The meaning of brand purpose heralds a new dawn of opportunity for CMOs and their agencies. The notion of brand purpose was first coined by Roy Spence, Chairman and CEO of ad agency GSDM – and also proprietor of the Purpose Institute, who in his book It’s Not What You Sell, It’s What You Stand For tells the story of how Southwest became the leading domestic carrier on the wings of a brand purpose based on “democratizing the skies.” Since then a new generation of brand thought-leaders, such as Jim Stengel (ex-CMO of P&G) and Simon Sinek (author of Start With Why) have further championed the cause of brand purpose, and with great success. Leo Burnett, as an ad agency, has built its entire strategic planning philosophy on the premise of brand purpose, through its approach of Humankind. What all this suggests is that developing a compelling brand purpose has become a strategic imperative for CMOs because:

  • A brand purpose can foster unconditional loyalty. Only the brands that people buy and buy into will stand the test of time. Consumers may be open to the possibility of purchasing a brand, but unless they also buy into its deep-seated purpose they are still prone to the temptation of switching to a competitor. BMW enjoys a higher repurchase rate and declaration of loyalty in an otherwise commoditized car sector, because its most devoted consumers align with its purpose of “sheer driving pleasure,” and also identify with the underlying meaning of how “the ultimate driving machine” relates to them.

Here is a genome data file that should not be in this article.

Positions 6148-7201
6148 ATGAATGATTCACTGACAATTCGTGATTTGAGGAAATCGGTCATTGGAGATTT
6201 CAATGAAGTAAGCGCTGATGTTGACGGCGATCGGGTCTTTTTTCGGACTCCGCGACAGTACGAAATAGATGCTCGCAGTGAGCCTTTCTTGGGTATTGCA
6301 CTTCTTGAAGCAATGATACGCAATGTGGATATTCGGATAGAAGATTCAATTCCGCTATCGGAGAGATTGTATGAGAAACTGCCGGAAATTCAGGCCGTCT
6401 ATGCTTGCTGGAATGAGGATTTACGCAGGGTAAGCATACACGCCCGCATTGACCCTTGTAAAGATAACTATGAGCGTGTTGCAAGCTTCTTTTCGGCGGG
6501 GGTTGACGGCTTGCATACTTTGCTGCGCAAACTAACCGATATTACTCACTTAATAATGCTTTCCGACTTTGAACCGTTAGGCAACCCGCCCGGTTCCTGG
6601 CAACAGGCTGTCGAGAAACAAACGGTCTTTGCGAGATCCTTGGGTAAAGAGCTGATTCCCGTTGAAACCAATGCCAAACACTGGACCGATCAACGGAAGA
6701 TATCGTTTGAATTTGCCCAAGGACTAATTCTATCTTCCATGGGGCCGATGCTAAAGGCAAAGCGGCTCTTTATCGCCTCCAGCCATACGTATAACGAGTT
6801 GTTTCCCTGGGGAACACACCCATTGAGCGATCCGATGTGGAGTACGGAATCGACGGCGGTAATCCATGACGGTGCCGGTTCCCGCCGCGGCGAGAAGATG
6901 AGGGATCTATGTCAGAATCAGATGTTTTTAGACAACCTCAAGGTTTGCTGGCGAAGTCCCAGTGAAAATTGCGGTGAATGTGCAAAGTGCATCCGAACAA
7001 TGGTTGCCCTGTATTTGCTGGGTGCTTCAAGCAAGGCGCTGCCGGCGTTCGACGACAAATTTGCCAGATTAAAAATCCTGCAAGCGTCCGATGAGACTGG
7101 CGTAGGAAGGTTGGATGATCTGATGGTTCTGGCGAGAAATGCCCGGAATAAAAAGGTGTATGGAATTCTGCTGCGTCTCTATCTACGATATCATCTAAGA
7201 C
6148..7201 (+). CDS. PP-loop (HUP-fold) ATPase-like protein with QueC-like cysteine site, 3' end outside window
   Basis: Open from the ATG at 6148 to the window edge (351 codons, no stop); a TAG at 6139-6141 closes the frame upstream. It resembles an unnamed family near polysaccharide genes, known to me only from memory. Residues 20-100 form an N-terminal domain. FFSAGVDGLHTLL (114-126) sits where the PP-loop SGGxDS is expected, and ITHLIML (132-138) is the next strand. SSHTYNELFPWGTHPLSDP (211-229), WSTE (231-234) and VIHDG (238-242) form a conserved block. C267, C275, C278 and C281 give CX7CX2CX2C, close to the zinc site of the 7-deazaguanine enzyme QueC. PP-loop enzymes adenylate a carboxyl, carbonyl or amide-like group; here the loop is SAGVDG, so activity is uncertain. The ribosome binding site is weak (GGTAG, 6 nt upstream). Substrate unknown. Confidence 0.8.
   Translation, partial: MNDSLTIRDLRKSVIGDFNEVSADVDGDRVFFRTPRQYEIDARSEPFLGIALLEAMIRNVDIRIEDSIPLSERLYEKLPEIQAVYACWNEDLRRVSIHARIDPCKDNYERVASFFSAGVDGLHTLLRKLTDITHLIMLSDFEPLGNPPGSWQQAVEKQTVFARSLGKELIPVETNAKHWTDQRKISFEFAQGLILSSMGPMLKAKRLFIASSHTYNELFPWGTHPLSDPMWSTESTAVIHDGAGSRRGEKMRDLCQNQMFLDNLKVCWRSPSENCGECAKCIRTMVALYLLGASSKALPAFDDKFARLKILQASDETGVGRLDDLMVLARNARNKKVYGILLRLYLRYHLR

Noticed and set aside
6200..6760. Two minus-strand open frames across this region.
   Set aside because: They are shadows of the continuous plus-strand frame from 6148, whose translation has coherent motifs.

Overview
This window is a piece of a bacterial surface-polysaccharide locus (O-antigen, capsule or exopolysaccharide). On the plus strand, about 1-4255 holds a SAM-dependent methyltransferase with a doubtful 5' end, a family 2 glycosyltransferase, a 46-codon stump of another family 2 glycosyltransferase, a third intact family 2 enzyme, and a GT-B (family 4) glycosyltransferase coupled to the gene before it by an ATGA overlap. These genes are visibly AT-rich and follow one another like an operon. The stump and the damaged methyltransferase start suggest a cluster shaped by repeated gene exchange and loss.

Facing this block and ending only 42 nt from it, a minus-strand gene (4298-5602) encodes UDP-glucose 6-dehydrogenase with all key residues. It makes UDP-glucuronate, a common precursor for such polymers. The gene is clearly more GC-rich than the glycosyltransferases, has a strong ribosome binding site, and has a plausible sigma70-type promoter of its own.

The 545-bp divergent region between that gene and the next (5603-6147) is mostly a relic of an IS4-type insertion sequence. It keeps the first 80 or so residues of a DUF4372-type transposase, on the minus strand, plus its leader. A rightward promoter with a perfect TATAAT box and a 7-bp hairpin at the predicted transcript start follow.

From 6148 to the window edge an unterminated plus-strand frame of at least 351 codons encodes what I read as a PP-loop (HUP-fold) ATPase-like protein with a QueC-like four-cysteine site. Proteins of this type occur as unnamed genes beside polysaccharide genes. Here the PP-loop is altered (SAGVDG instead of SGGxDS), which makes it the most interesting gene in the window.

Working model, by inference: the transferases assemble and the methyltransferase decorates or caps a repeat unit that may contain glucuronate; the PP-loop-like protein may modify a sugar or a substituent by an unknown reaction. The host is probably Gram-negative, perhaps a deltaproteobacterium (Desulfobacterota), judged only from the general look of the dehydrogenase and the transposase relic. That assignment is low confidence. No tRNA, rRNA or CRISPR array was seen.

• Purpose elevates the brand experience. A purpose defines “why” a brand exists and explains the role it plays in life. It enhances cultural relevance, brand utility, and functionality. As Simon Sinek states in his book, “great brands like Apple start with the why, not the how, and what.” In living up to its purpose of discovering simply elegant solutions, Apple continues to inspire technological advances and drive a brand innovation agenda. By delivering on a brand experience that is purposefully aligned with the fulfillment of unmet needs, Apple continues to lead the way in thinking different.
  • Purpose serves as a rudder and rallying cry. Organizations with a clearly stated and inspiring purpose provide employees with an emotional road map. It tells them where they are going and what they need to do to get there as part of the work force. Take Google for example, with its provocatively stated intent of “do no evil” while empowering the world with infinite possibilities. This purpose is overtly linked to the “ten things we know to be true” that provide employees with a belief system they can follow and act upon. As Jim Stengel points out in his book Growth, “maximum growth and high ideals are not incompatible, they are inseparable.”